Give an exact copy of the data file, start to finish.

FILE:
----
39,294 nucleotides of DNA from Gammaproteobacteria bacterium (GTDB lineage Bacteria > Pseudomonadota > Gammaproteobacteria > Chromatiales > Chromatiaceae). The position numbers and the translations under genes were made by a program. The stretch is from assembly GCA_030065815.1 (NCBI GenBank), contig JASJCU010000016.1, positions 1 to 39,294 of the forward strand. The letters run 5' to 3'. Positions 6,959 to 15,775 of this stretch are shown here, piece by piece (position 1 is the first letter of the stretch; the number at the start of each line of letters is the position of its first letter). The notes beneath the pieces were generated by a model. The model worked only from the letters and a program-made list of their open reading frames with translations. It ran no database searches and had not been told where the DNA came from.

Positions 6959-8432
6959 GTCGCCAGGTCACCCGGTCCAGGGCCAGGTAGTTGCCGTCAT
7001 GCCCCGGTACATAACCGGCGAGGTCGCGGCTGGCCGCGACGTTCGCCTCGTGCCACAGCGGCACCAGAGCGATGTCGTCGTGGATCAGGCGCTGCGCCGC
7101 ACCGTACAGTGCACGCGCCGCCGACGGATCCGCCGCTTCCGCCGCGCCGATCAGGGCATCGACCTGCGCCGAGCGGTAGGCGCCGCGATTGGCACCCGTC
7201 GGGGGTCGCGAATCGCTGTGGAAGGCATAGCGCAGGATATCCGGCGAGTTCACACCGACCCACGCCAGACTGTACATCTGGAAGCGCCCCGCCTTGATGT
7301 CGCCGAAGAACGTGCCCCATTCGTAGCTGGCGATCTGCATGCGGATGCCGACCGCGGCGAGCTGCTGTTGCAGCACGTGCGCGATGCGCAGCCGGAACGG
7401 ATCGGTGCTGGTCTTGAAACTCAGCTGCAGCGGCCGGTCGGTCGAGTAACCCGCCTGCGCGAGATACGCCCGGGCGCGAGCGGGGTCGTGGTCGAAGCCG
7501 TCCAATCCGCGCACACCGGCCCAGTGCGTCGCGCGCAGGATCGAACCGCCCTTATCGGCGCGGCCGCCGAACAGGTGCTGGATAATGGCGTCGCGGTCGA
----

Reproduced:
39,294 nucleotides of DNA from Gammaproteobacteria bacterium (GTDB lineage Bacteria > Pseudomonadota > Gammaproteobacteria > Chromatiales > Chromatiaceae). The position numbers and the translations under genes were made by a program. The stretch is from assembly GCA_030065815.1 (NCBI GenBank), contig JASJCU010000016.1, positions 1 to 39,294 of the forward strand. The letters run 5' to 3'. Positions 6,959 to 15,775 of this stretch are shown here, piece by piece (position 1 is the first letter of the stretch; the number at the start of each line of letters is the position of its first letter). The notes beneath the pieces were generated by a model. The model worked only from the letters and a program-made list of their open reading frames with translations. It ran no database searches and had not been told where the DNA came from.

Positions 6959-8432
6959 GTCGCCAGGTCACCCGGTCCAGGGCCAGGTAGTTGCCGTCAT
7001 GCCCCGGTACATAACCGGCGAGGTCGCGGCTGGCCGCGACGTTCGCCTCGTGCCACAGCGGCACCAGAGCGATGTCGTCGTGGATCAGGCGCTGCGCCGC
7101 ACCGTACAGTGCACGCGCCGCCGACGGATCCGCCGCTTCCGCCGCGCCGATCAGGGCATCGACCTGCGCCGAGCGGTAGGCGCCGCGATTGGCACCCGTC
7201 GGGGGTCGCGAATCGCTGTGGAAGGCATAGCGCAGGATATCCGGCGAGTTCACACCGACCCACGCCAGACTGTACATCTGGAAGCGCCCCGCCTTGATGT
7301 CGCCGAAGAACGTGCCCCATTCGTAGCTGGCGATCTGCATGCGGATGCCGACCGCGGCGAGCTGCTGTTGCAGCACGTGCGCGATGCGCAGCCGGAACGG
7401 ATCGGTGCTGGTCTTGAAACTCAGCTGCAGCGGCCGGTCGGTCGAGTAACCCGCCTGCGCGAGATACGCCCGGGCGCGAGCGGGGTCGTGGTCGAAGCCG
7501 TCCAATCCGCGCACACCGGCCCAGTGCGTCGCGCGCAGGATCGAACCGCCCTTATCGGCGCGGCCGCCGAACAGGTGCTGGATAATGGCGTCGCGGTCGA